Talking about Talking

You know that old saying about what happens when we assume; we make an ass out of u and me! Except, when it comes to relationships, it’s not so much “make an ass” as “make a mess.” Perhaps the most basic assumption we make is that we know how to talk to people.

The truth, though, can be a little more complicated. Even with the person I talk to most, I still run into places where my skills need sharpening, and where we have to work together to find tools that work to keep both of us on the same page. Over time, Carlos and I have come to a series of agreements about how we handle ourselves in substantive conversations.

  • Assume best intentions. We have a partnership; the end goal is always to make things better, for ourselves, our kid, our marriage, the people around us. We’re human and we make mistakes, but we don’t work to actively hurt one another. Even when what we’re talking about isn’t “an important issue,” we still try to work under the assumption that the goal is better understanding, not just arguing.
  • We are on the same team. When we sit down to work out an issue, we make an effort to remember that we are working together. It’s not about winning, or proving a point. The purpose is to work out an issue together. Yes, we get into knitty-gritty stuff, and it’s hard. It can be especially hard when the issue at hand is something that one of us is doing; it can be easy to feel personally defensive. In this case, it’s good to remember that it’s being discussed because we care about one another; we’d probably let it slide if we weren’t committed to making our partnership work.
  • A person’s feelings are not up for debate. When someone says they have a feeling, that is to be taken as an inarguable fact. What is done with that feeling is a different matter. Actions can be right or wrong, good or bad, appropriate or inappropriate. How we feel is not to be argued with, or asked to change. It’s fair to say “I don’t understand that feeling,” or to ask for more explanation. We’re not always going to understand what’s at the root of feelings, but talking about them can give us insight. And then we can talk about actions.
  • Keep it relevant. Talk about the issue at hand. Don’t change the subject or look for a place where you can “gain back ground” by being right. On this note: don’t make personal attacks, or bring up “old shit.” If something comes up that needs another discussion, set aside some time for it.
  • Be aware of yourself. Learn to read your own physical state, and how it can affect your communication. Body language, facial expressions, even breathing can be a signal. Sometimes, they’re saying more to your partner than they are to you. Learn to take a moment to check your own state – maybe you didn’t realize that you were making a face that looks like a scowl, or that your voice was rising in volume. Taking a moment to calm your breathing or slow down can be give the conversation a minute to relax as well.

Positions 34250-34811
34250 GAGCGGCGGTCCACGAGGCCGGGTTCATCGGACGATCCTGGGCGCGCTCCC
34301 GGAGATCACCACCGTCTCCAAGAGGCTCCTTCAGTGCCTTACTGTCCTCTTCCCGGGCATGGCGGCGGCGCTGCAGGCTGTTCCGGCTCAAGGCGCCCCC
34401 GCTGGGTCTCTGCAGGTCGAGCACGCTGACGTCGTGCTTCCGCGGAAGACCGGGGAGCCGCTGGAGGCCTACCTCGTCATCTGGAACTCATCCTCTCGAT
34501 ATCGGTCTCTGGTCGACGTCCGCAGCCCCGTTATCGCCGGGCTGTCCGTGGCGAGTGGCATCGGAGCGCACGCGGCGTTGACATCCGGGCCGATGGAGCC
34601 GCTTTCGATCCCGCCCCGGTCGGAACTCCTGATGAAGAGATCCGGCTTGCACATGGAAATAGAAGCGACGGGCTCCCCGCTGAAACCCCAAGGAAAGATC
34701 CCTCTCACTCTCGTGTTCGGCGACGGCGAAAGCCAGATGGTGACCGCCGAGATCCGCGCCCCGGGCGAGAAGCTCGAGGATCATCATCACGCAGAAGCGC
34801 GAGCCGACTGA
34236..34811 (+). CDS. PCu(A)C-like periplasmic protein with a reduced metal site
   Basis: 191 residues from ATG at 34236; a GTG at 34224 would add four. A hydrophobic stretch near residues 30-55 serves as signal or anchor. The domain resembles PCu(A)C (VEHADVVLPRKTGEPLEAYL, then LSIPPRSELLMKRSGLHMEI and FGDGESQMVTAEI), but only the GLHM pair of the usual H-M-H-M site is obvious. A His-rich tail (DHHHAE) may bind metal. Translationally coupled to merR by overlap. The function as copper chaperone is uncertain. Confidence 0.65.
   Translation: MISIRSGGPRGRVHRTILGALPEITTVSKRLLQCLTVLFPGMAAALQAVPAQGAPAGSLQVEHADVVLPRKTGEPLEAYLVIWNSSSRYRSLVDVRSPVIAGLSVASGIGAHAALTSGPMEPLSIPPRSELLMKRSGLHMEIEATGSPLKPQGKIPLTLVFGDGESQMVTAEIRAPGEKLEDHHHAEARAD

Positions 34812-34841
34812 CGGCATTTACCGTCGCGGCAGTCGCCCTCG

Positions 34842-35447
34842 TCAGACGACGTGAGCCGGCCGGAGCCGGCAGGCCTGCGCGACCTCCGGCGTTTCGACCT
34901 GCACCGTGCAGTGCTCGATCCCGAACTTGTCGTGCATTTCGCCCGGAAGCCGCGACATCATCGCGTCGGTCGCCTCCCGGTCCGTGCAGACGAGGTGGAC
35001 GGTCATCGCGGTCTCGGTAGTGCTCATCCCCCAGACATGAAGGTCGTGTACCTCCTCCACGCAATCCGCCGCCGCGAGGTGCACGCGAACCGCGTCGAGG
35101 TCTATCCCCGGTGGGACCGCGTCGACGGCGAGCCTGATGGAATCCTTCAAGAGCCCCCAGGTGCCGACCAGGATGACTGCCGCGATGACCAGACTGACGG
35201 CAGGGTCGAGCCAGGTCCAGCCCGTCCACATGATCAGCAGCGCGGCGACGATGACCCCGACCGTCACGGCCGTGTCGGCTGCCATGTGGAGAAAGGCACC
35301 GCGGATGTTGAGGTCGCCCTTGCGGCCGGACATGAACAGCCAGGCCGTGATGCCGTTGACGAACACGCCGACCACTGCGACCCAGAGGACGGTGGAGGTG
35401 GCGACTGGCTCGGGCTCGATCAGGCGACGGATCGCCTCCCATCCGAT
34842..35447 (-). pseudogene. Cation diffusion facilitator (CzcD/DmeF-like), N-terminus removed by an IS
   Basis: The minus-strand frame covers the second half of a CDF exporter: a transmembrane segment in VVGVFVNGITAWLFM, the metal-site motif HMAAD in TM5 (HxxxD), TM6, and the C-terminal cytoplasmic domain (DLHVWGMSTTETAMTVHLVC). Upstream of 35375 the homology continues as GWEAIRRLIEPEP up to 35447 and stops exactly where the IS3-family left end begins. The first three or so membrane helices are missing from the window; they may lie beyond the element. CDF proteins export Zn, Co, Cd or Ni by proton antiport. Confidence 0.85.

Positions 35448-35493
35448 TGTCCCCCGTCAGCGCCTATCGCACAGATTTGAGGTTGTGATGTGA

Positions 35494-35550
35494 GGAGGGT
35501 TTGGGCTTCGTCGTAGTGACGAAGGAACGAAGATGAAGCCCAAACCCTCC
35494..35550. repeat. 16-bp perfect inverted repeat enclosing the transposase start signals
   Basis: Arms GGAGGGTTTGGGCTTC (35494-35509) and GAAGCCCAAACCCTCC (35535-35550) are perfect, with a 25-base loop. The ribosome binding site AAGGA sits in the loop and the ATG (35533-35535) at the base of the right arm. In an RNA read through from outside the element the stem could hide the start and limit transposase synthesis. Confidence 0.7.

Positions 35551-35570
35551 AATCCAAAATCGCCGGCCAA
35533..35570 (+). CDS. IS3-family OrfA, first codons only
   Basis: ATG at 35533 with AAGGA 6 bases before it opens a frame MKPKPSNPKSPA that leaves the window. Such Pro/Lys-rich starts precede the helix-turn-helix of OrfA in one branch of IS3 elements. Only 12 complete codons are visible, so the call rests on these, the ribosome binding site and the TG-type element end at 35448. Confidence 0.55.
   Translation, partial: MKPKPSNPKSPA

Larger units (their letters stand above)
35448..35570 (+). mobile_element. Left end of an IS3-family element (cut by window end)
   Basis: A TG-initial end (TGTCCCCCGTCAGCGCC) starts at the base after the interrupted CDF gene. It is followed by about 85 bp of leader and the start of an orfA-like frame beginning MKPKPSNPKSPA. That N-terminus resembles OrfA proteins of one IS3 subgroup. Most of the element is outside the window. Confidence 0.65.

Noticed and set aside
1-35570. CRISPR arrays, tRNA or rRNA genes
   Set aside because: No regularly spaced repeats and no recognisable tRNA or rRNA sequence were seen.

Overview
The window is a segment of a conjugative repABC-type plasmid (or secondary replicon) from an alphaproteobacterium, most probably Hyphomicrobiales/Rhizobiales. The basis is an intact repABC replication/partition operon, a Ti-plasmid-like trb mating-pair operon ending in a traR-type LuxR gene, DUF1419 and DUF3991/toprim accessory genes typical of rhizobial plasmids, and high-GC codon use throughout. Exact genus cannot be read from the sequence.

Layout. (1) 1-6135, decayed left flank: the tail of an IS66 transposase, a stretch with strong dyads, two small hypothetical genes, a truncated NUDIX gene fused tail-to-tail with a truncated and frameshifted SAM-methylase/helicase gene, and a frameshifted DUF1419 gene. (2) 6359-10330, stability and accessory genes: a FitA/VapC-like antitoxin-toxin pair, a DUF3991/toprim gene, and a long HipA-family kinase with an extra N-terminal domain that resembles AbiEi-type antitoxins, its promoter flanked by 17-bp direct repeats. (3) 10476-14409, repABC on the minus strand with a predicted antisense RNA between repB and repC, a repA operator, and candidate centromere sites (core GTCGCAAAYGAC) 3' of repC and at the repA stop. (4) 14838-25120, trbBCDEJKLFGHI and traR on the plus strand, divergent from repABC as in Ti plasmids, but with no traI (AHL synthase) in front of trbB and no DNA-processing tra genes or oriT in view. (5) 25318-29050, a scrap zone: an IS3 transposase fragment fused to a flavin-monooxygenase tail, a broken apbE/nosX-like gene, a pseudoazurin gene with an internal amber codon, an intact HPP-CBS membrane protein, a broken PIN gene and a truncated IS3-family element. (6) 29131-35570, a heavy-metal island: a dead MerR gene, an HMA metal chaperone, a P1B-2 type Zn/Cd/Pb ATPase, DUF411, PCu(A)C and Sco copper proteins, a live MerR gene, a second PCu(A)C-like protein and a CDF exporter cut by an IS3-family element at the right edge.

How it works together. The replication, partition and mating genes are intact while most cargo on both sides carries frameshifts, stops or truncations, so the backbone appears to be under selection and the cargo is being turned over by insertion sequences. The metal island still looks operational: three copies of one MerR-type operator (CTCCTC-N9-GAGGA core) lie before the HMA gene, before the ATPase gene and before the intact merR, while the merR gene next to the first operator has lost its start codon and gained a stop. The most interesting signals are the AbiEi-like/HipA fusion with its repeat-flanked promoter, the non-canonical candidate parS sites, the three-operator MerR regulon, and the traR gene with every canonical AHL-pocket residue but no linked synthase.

• Know when to take a break. Some conversations just aren’t going anywhere. It’s ok to take a short break, or a long one. When discussing an “important issue” with a partner, walking away forever is not a good option, but taking a step back can make a huge difference. Have a specific place, outlet, or time. For example: walk different directions around the block, go to different rooms for 5 minutes, or do some dishes–something that enforces separation and has a clear return point. Come back together and leave the petty stuff behind.
  • Say what you mean. This can take practice. You’re going to say the wrong thing sometimes, and that creates an opportunity to be better the next time. You can practice on your own, or with a third party. Say it outloud, so you can hear it. Write it down before you bring it up. I know I can get caught up in my head, and wrong ideas start making sense. Get some sunshine on them.
  • Examine your own position. If something is a hot button issue for you, try to understand why. It’s better for you and your conversation partners if you know where you’re coming from, and spending time examining your own beliefs will make you better able to articulate them, and to choose which ones are actually of use to you.
  • Be aware of your audience. Think about who you’re talking to, what you know about them, how your interactions with them have gone in the past. If you want to make actual progress, keep your conversational partner in mind when putting your thoughts into words. If you’re just looking for someone to yell at, try not to aim it at your partner.

Of course, neither of us always lives up to the standards that we shoot for, but that doesn’t mean that the goal is any less worthy. When we talk to people outside our relationship, these same guidelines apply. Conversation and learning are good, arguing for no reason is not. Unless given reason to do otherwise, we assume that people are coming to a conversation with good intentions, and we treat them with respect. My goal is still to work toward making things better, to find common ground and create more space for love.

photo credit: sachmanns.dk

One thought on “Talking about Talking”

  1. Sometimes in conversations I find myself becoming avoidant – using one-syllable responses, trying to change the subject, etc. When I take the time in the moment to examine what I’m withdrawing from, I often realize it’s those nonverbal cues (facial expression, tone/volume of voice, etc). That quick check-in with myself has really helped me react more appropriately to what people say or even say “hey, when you make that face I’m worried that you are mad at me, are you?” which can quickly defuse the situation. Good job del Rios!

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